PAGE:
Marburg virus disease (MVD) is human disease caused by any of the two marburgviruses Marburg virus (MARV) and Ravn virus (RAVV). In 1975, an Australian tourist became infected with MARV in Rhodesia.
There is currently no effective marburgvirus-specific therapy for MVD. Treatment is primarily supportive in nature and includes minimizing invasive procedures, balancing fluids and electrolytes to counterdehydration, administration of anticoagulants early in infection to prevent or control disseminated intravascular coagulation, administration of procoagulants late in infection to control hemorrhaging, maintaining oxygen levels, pain management, and administration of antibiotics or antimycotics to treat secondary infections
Marburg virus is related to viruses that cause hemorrhagic fevers — illnesses marked by severe bleeding (hemorrhage), organ failure and, in many cases, death. Over time, symptoms become increasingly severe and may include: Nausea and vomiting Diarrhea (may be bloody) Red eyes Raised rash Chest pain and cough Stomach pain Severe weight loss Bleeding, usually from the eyes, and bruising (people near death may bleed from other orifices, such as ears, nose and rectum) Internal bleeding..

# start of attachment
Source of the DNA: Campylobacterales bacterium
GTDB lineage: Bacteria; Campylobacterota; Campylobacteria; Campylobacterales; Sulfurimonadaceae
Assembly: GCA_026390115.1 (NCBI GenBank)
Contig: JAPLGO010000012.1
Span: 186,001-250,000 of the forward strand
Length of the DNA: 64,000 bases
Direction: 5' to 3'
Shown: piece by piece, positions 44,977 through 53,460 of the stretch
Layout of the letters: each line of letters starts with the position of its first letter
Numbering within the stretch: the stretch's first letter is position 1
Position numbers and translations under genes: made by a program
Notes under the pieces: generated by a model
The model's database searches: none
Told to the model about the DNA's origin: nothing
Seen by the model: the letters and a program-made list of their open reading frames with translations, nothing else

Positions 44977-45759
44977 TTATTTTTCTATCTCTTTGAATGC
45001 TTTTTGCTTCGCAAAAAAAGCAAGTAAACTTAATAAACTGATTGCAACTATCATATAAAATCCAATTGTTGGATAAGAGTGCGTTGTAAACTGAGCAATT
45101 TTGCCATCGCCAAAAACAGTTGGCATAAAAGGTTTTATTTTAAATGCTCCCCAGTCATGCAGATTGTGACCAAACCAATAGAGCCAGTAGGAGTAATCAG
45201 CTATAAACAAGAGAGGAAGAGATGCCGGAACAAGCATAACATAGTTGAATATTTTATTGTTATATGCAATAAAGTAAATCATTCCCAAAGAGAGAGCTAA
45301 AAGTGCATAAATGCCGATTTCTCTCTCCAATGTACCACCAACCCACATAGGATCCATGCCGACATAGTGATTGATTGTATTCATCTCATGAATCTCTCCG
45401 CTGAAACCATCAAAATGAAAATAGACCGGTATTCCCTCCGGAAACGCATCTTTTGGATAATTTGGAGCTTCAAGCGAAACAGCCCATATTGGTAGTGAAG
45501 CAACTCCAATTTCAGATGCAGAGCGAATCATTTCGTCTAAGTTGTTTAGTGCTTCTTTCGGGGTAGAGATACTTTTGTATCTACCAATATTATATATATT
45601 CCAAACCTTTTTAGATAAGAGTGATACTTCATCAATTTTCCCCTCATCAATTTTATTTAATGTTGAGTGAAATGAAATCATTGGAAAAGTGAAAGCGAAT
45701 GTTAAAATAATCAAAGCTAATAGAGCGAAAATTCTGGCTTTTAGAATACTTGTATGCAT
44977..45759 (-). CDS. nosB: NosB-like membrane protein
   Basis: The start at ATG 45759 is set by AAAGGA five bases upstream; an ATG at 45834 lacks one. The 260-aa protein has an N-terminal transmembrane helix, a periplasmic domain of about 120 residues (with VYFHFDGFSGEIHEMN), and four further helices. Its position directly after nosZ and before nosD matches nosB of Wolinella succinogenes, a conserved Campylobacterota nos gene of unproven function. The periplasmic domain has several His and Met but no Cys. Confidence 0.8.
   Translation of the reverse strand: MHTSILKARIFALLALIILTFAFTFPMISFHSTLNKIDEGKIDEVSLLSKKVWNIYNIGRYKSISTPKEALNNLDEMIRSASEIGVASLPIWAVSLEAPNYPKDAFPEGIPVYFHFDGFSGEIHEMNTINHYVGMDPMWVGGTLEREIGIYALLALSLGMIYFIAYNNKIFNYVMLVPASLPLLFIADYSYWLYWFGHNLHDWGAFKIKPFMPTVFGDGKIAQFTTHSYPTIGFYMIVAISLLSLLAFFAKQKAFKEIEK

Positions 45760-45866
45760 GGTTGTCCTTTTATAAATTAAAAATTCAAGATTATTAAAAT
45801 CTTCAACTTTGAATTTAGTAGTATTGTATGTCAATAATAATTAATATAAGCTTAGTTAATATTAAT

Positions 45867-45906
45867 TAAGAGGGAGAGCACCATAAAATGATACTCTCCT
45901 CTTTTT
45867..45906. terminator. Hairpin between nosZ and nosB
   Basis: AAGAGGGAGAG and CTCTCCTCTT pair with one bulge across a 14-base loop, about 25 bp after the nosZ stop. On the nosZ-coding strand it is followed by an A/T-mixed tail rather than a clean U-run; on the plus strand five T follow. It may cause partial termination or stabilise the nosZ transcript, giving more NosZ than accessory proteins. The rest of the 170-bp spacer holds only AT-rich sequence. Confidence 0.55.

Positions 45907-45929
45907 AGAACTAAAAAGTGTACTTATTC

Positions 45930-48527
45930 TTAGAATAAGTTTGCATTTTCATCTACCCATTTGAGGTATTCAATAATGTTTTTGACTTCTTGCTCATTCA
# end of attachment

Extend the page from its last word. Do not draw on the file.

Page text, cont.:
Marburg virus live in animal hosts, and humans can contract the viruses from infected animals. After the initial transmission, the viruses can spread from person to person through contact with body fluids or contaminated needles.